Manumission in Eighteenth Century Jamaica

David Beck Ryden, “Manumission in Late Eighteenth-Century Jamaica,” New West Indian Guide / Nieuwe West-Indische Gids 92:3-4  (2018): 211–244.

I’m very pleased that my most recent research on manumission in late-eighteenth century Jamaica has been published in the New West Indian Guide, the oldest scholarly journal with a focus on the Caribbean.

Manumission (the liberation of individual slaves) took place in many slave societies throughout history for a variety of reasons.  In this article, I use over 300 manumission deeds from Jamaica to explore the rationale for freedom grants, demography of the manumitted population, characteristics of the manumitters, and prices paid for freedom, when cash was exchanged.  In Jamaica, the proportion of slaves who were manumitted was very small, but one has to keep in mind that the entire population of bondsmen and women was very large on the island.  Nonetheless, manumission occurred on a regular basis and had a major bearing on the racial makeup of the island’s small free population. The voluntary granting of freedom took place in every parish on the island, however, there was marked concentration of deeds being signed in Kingston, St Catherine, and Port Royal: like other parts of the Atlantic World, manumission was disproportionately an urban phenomenon.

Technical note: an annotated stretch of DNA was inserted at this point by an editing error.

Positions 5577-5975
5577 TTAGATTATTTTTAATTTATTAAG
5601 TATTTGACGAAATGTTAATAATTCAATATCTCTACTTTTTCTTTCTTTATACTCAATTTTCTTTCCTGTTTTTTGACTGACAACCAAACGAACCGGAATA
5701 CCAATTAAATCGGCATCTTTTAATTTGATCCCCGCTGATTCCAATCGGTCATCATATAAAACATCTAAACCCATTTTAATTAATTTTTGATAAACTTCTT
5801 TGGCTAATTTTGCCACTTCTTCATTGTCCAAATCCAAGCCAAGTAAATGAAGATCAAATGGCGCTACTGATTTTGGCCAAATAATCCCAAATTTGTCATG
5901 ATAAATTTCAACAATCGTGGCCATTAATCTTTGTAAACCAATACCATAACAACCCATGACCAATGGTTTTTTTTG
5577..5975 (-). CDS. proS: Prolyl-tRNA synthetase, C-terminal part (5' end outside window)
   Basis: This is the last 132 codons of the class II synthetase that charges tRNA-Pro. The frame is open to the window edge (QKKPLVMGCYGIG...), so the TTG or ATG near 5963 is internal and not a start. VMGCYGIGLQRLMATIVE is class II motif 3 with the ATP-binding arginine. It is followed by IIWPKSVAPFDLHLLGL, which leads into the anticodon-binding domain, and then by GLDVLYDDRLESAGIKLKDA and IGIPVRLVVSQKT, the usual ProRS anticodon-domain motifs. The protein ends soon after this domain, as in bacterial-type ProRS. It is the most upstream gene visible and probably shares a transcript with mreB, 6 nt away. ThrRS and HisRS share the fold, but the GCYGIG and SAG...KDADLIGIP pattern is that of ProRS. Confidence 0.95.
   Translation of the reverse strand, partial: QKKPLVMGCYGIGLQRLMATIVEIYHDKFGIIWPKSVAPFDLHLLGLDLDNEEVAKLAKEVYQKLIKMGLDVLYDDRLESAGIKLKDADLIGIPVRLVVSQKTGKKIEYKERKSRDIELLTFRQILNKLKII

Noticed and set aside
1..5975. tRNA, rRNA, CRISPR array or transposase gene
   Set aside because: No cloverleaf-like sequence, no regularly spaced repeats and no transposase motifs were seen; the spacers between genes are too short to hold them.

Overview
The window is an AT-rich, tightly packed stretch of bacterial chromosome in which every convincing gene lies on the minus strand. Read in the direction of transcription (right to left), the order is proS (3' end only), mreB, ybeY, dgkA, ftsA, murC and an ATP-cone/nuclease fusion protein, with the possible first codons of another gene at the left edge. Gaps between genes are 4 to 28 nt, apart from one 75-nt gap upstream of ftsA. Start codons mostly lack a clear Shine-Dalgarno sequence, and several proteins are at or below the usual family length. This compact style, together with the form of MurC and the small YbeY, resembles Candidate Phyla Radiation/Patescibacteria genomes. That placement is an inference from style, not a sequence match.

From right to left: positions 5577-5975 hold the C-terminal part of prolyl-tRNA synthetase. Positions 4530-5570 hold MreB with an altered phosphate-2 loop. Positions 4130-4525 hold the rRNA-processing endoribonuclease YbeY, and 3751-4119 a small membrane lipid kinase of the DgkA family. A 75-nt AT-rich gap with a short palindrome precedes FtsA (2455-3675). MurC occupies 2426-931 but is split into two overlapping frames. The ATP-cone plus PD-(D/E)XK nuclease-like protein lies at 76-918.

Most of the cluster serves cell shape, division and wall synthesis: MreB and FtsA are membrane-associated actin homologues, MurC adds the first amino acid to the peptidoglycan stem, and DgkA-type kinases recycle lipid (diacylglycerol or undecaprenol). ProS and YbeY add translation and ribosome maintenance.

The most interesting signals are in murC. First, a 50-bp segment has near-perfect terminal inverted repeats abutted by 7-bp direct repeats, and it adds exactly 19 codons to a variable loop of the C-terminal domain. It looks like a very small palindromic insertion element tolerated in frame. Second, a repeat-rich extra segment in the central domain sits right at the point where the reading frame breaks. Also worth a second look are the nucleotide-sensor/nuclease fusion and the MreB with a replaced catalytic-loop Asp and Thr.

The source for this paper is based largely on the British Library’s endangered archive program’s Jamaica collectionJamaica Archives.  I used Volume 11 of the the Manumission Libers in order to build a database that captures information of over 300 manumitters and over 400 manumittees. The original hand-written manuscripts are at the Jamaica Archives, which I first explored in the 1990s. This record office has extensive collections that continue to offer major insights into seventeenth and eighteenth century Jamaica.  I will hopefully have these data made available in a SPSS and Excel format, soon.

The quantitative results paired with eighteenth-century commentary reveal how individuals negotiated their way to freedom and how white elites held contradictory understandings of racial and class-based boundaries.

The editor of the journal,  R.M.A.L. Hoefte and the team at Brill were incredibly helpful and patient with me throughout the editorial process and I thank them.  The New West Indian Guide is very much on the cutting edge, releasing the article as open access, CC. Be sure to download a pdf version of the article: it is free of charge!

 

NWIG

 

Author: David Ryden

I am an economic historian who focuses on the political-economy of slavery and abolition. My primary research is on Jamaica and its planting interest.

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